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Climate change summit takes political twist

Bolivian President Evo Morales speaks at the UN summit in Lima yesterday.
Bolivian President Evo Morales speaks at the UN summit in Lima yesterday.
Bolivian President Evo Morales speaks at the UN summit in Lima yesterday.
By Fermín Koop / Reporting from Lima
Herald staff

Evo Morales takes aim at developed countries, VP Boudou set to speak today

The real part of the climate change negotiations started yesterday in Lima as environmental ministers from dozens of countries joined their national teams in trying to lay the foundation for a new agreement to be signed in Paris at the end of 2015, pledging climate action beyond 2020.

Bolivian President Evo Morales took the spotlight at the United Nations summit as he pointed the finger at developed countries for their responsibility for climate change and suggested creating a world court to judge climate crimes. At the same time, the UN Secretary-General Ban Ki-moon urged for a radical shift to greener economies.

Argentina’s Vice-President Amado Boudou is set to speak today to explain the country’s stance on climate change. He will be among major regional leaders including Michele Bachellet (Chile), Juan Manuel Santos (Colombia), and Enrique Peña Nieto (México). The summit will come to an end on Friday but negotiations over an agreement will probably carry on until late Saturday.

“Developing countries are the ones that struggle the most because of climate change even though they are the least responsible for it,” Evo Morales said, speaking alongside UN heads and several ministers. “After 30 years of negotiations, we haven’t reached any important climate change agreement. We have failed and now we are on the verge of the destruction of the Earth and the disappearance of the human species.”

Morales criticized developed countries harshly for “stealing the future” of the Latin American people and “committing genocide” against the Earth. At the same time, he described the climate change effects Bolivia is already experiencing, such as high temperatures, and predicted that future generations will end up “cooked” because of sweltering temperatures.

“We don’t know when it’s winter and when it’s summer in Bolivia. We get up in the morning with really high temperatures and the rural families that don’t have air-conditioning don’t know what to do. I get calls from them every day,” Morales said. “We feel betrayed by international agreements that end up not helping. People are tired of being deceived and they want real solutions to their problems.”

Morales said Latin America should have its own version of the World Court with an area focused on environmental crimes in order to “free the region” from developed countries. Furthermore, he said current economic policies should be changed and asked to put an end to capitalism as the environment “can’t be saved” if people “keep running after the money.”

“I ask the world to draw an agreement based on the protection of the earth and not based on capitalism. World leaders have to listen to the indigenous communities and take decisions based on them,” Morales said. “Developed countries have been stealing from us since colonial times and now they want to steal our future. But we won’t let them.”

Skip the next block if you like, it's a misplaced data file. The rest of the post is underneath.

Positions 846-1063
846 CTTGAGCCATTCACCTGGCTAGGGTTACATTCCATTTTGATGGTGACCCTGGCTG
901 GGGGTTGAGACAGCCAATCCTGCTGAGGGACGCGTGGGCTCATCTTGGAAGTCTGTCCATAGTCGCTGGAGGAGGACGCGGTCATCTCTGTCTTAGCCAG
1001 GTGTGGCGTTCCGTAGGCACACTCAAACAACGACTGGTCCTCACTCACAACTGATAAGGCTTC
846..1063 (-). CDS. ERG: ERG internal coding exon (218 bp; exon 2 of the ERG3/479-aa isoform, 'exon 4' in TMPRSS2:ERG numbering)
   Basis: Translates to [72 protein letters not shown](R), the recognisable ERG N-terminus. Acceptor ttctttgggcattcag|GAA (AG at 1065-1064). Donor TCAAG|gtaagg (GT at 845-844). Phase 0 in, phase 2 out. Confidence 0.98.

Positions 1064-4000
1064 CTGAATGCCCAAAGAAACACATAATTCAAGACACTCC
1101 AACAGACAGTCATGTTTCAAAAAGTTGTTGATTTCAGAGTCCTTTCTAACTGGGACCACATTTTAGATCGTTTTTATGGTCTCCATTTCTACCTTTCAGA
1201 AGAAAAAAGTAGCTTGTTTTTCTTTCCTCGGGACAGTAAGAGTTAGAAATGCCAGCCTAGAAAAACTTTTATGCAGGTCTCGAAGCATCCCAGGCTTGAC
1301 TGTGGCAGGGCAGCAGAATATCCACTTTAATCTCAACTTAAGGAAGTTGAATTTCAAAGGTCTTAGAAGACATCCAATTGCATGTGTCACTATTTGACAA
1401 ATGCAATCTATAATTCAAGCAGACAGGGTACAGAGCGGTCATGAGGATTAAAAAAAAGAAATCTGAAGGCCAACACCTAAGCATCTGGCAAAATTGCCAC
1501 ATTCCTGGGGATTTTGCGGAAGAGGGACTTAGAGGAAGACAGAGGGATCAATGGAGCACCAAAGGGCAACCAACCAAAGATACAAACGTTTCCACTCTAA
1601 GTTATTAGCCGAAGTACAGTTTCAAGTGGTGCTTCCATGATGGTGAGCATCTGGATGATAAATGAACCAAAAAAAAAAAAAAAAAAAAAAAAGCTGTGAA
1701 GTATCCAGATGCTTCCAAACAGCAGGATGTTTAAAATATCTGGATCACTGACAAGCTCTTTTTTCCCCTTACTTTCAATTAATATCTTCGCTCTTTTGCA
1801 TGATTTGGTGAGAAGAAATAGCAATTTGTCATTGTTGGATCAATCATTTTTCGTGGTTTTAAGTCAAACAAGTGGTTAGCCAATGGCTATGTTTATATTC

Call to action

Alongside Executive Secretary of the Framework Convention on Climate Change Christiana Figueres and Peruvian Minister of Environment Manuel Pulgar-Vidal, Ban Ki-moon expressed deep concern about slow action to combat climate change and told governments there was not “time for tinkering.”

Ban said there was still a chance of limiting global warming to an internationally agreed ceiling of two degrees Celsius above pre-industrial times to thwart climate change effects but warned “the window of opportunity is narrowing fast.” At the same time, he called on countries to make pledges for the Green Climate Fund.

“We must deliver here in Lima a balanced, well-structured, and coherent draft text for the 2015 Agreement that provides a clear and solid foundation for negotiations next year,” he said. “We must prioritize providing adaptation support and resilience building for the most vulnerable, especially the least developed countries and small island developing states.”

Meanwhile, Figueres said that never before had such an “urgency for transformation” been seen and encouraged countries to make ambitious decisions. She asked to “plant the seed” for a prosperous world and said “history will judge” the UN and the governments based on what they do to fight climate change.

“You have come to Lima to guide your negotiators as they converge on a pivotal decision to be adopted here and on how to take the draft from Lima forward to next year. I am confident you will do that,” Figueres told environmental ministers. “At another level, and perhaps more importantly, you have come to Lima to assume your undeniable role as leaders of the urgent present and stewards of our shared future.”

The high-level segment of the Conference of Parties (COP) in Lima will continue today with the speech of Vice-President Amado Boudou, who arrived yesterday and at press time was attending a dinner held by Peruvian President Ollanta Humala at the Grand National Theatre of Peru. Boudou’s speech is scheduled at noon and will come after addresses by Felipe Calderón, Peña Nieto and Bachelet.

@ferminkoop

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